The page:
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I cannot read a string like "D\xC3\xA9cada", Década, on Emacs. Apparently, it tries to find the character corresponding to the \xA9cada, valid hex, and fails to find it, returning the following error:

ELISP> "D\xC3\xA9cada"
*** Read error ***  Invalid modifier in string

Are there any ways to limit the reader to find the modifier in the first two characters beyond the x, or general workarounds? Replacing the '\xA9' for the '\251' would work in this case, but might not in the string '\xA9000'.


EDIT: In the end, I had to change the string generating program to take this into account. Every sequence would be appended with '\ '. In ruby: puts string.gsub(/(\\x[0-9A-F][0-9A-F])([0-9A-Fa-f])/,'\1\\\\ \2')

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1 Answer 1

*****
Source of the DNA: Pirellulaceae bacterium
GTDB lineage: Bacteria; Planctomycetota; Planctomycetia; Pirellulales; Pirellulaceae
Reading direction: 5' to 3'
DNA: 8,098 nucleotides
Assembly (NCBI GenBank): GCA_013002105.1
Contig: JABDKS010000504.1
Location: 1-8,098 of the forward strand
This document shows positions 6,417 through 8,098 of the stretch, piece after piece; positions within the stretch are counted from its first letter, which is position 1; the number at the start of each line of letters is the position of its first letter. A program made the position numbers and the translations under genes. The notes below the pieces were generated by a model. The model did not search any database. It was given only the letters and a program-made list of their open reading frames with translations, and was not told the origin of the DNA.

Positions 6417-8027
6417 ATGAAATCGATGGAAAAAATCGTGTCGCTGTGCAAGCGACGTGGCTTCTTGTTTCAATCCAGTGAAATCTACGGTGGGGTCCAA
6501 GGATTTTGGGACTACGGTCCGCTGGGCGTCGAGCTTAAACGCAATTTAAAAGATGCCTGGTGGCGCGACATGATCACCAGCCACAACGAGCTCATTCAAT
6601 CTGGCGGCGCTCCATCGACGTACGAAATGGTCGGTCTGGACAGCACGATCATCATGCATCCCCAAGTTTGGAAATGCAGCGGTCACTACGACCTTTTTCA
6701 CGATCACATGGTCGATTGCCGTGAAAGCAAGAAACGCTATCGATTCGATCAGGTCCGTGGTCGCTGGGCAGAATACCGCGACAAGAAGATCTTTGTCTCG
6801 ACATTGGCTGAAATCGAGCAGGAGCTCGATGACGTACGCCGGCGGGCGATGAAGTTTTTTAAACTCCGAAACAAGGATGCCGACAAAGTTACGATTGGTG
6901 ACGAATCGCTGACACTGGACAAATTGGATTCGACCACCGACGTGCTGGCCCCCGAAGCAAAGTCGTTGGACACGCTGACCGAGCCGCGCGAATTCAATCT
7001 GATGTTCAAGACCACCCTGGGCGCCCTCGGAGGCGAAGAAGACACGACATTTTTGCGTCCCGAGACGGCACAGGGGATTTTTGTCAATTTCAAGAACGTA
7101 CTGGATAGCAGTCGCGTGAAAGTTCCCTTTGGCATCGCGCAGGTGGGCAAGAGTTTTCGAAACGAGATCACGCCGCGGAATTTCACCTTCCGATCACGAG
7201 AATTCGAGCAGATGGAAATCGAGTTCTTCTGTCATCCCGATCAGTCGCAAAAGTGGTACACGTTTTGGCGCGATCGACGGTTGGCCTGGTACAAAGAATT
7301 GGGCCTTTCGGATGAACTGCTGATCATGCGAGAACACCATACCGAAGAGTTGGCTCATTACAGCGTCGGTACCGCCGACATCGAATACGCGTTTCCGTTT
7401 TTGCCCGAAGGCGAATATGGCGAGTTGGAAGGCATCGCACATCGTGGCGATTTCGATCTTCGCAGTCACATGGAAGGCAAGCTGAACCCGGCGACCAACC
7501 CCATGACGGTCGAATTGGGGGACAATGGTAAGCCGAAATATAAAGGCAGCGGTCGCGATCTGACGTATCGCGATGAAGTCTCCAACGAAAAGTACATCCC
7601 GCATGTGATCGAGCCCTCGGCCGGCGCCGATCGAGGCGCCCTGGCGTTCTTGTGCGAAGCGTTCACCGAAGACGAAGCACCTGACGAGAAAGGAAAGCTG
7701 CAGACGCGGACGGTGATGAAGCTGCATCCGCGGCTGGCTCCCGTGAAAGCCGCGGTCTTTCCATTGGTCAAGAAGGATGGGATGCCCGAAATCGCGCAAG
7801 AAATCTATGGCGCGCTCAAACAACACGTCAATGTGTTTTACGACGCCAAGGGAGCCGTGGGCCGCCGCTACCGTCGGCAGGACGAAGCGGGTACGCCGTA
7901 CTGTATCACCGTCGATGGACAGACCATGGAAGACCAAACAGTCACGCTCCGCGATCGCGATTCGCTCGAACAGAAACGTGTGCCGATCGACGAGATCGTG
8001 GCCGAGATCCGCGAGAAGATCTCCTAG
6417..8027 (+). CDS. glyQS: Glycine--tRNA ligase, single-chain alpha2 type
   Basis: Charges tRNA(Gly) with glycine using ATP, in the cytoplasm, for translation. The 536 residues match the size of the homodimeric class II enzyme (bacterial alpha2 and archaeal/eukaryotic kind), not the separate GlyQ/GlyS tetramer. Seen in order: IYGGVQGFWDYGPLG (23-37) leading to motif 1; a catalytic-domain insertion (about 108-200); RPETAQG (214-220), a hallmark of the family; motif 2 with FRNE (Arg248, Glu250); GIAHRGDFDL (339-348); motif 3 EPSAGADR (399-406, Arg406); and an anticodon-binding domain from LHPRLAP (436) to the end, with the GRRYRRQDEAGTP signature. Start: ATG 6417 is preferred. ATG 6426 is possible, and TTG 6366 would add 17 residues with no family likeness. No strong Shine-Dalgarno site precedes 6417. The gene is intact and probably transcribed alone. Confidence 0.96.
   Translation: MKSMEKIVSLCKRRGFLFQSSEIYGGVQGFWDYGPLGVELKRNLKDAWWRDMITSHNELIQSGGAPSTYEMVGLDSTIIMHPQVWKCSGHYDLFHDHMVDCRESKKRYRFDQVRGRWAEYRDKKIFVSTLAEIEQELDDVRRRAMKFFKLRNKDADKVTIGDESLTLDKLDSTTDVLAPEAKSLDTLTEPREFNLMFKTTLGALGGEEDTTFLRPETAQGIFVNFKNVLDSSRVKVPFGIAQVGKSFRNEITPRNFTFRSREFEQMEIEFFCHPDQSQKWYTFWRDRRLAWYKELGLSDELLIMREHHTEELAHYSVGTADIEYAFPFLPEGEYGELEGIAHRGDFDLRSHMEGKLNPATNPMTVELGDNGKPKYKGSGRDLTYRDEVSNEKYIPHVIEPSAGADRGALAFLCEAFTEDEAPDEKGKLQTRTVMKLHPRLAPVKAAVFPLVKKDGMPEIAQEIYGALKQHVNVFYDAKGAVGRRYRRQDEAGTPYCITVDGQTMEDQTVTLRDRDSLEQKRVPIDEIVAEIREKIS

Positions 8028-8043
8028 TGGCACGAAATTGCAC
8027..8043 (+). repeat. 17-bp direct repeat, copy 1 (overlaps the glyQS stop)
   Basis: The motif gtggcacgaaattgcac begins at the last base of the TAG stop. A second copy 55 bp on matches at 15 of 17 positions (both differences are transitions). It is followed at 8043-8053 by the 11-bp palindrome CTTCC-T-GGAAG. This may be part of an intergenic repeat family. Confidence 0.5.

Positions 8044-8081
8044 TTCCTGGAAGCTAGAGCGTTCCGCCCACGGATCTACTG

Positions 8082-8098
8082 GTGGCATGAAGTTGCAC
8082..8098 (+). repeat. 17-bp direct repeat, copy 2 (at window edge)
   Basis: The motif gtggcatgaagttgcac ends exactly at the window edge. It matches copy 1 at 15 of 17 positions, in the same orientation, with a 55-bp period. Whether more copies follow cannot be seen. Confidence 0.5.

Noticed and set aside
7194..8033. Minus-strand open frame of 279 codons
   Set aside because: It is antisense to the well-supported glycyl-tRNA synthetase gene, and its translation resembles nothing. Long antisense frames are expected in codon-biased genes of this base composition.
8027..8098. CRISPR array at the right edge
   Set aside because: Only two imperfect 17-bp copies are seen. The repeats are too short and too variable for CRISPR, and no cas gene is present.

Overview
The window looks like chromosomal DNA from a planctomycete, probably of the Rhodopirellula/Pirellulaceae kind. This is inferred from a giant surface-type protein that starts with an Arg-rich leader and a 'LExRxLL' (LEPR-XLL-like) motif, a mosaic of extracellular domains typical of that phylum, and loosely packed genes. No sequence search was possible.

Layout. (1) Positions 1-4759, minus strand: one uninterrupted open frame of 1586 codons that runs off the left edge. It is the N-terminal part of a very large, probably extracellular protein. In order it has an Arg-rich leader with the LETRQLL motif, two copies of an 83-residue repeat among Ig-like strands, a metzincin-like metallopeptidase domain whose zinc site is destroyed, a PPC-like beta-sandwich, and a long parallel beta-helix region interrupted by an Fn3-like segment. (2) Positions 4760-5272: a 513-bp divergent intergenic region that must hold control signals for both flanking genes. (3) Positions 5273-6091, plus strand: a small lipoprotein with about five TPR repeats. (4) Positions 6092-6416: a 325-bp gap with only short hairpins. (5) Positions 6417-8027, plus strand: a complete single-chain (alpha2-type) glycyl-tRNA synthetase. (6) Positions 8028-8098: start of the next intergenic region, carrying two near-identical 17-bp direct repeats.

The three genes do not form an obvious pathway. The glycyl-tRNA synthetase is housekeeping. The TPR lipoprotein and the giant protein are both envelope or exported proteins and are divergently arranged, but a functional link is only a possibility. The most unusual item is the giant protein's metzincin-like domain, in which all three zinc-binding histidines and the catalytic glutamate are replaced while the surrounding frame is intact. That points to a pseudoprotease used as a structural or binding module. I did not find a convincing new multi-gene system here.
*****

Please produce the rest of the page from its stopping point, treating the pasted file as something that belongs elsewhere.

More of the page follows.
up vote 2 down vote accepted

See the Emacs Lisp manual:

You can also represent a multibyte non-ASCII character with its character code: use a hex escape, ‘\xnnnnnnn’, with as many digits as necessary. (Multibyte non-ASCII character codes are all greater than 256.) Any character which is not a valid hex digit terminates this construct. If the next character in the string could be interpreted as a hex digit, write ‘\ ’ (backslash and space) to terminate the hex escape—for example, ‘\x8e0\ ’ represents one character, ‘a’ with grave accent. ‘\ ’ in a string constant is just like backslash-newline; it does not contribute any character to the string, but it does terminate the preceding hex escape.
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So it's a feature, not a bug :D –  konr May 24 '11 at 23:11

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